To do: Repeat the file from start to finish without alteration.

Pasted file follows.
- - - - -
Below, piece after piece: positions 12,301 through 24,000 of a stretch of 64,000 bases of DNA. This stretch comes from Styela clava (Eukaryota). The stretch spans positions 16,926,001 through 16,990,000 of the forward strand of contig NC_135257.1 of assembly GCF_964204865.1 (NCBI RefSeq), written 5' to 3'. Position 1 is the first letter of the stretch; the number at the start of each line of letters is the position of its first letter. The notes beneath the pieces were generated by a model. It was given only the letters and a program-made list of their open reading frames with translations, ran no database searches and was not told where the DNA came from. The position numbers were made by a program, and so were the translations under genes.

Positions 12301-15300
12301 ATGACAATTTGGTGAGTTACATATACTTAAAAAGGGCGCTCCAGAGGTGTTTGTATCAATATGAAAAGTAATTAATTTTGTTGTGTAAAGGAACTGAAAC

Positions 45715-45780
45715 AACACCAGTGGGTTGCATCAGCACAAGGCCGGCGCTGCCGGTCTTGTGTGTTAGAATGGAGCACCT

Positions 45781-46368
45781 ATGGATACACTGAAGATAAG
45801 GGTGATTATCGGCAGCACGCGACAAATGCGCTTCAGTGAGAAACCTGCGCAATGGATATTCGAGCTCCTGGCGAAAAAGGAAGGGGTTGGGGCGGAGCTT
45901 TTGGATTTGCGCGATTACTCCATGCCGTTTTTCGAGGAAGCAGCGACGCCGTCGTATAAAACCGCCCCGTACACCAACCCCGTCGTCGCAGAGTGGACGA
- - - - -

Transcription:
Below, piece after piece: positions 12,301 through 24,000 of a stretch of 64,000 bases of DNA. This stretch comes from Styela clava (Eukaryota). The stretch spans positions 16,926,001 through 16,990,000 of the forward strand of contig NC_135257.1 of assembly GCF_964204865.1 (NCBI RefSeq), written 5' to 3'. Position 1 is the first letter of the stretch; the number at the start of each line of letters is the position of its first letter. The notes beneath the pieces were generated by a model. It was given only the letters and a program-made list of their open reading frames with translations, ran no database searches and was not told where the DNA came from. The position numbers were made by a program, and so were the translations under genes.

Positions 12301-15300
12301 ATGACAATTTGGTGAGTTACATATACTTAAAAAGGGCGCTCCAGAGGTGTTTGTATCAATATGAAAAGTAATTAATTTTGTTGTGTAAAGGAACTGAAAC

Positions 45715-45780
45715 AACACCAGTGGGTTGCATCAGCACAAGGCCGGCGCTGCCGGTCTTGTGTGTTAGAATGGAGCACCT

Positions 45781-46368
45781 ATGGATACACTGAAGATAAG
45801 GGTGATTATCGGCAGCACGCGACAAATGCGCTTCAGTGAGAAACCTGCGCAATGGATATTCGAGCTCCTGGCGAAAAAGGAAGGGGTTGGGGCGGAGCTT
45901 TTGGATTTGCGCGATTACTCCATGCCGTTTTTCGAGGAAGCAGCGACGCCGTCGTATAAAACCGCCCCGTACACCAACCCCGTCGTCGCAGAGTGGACGA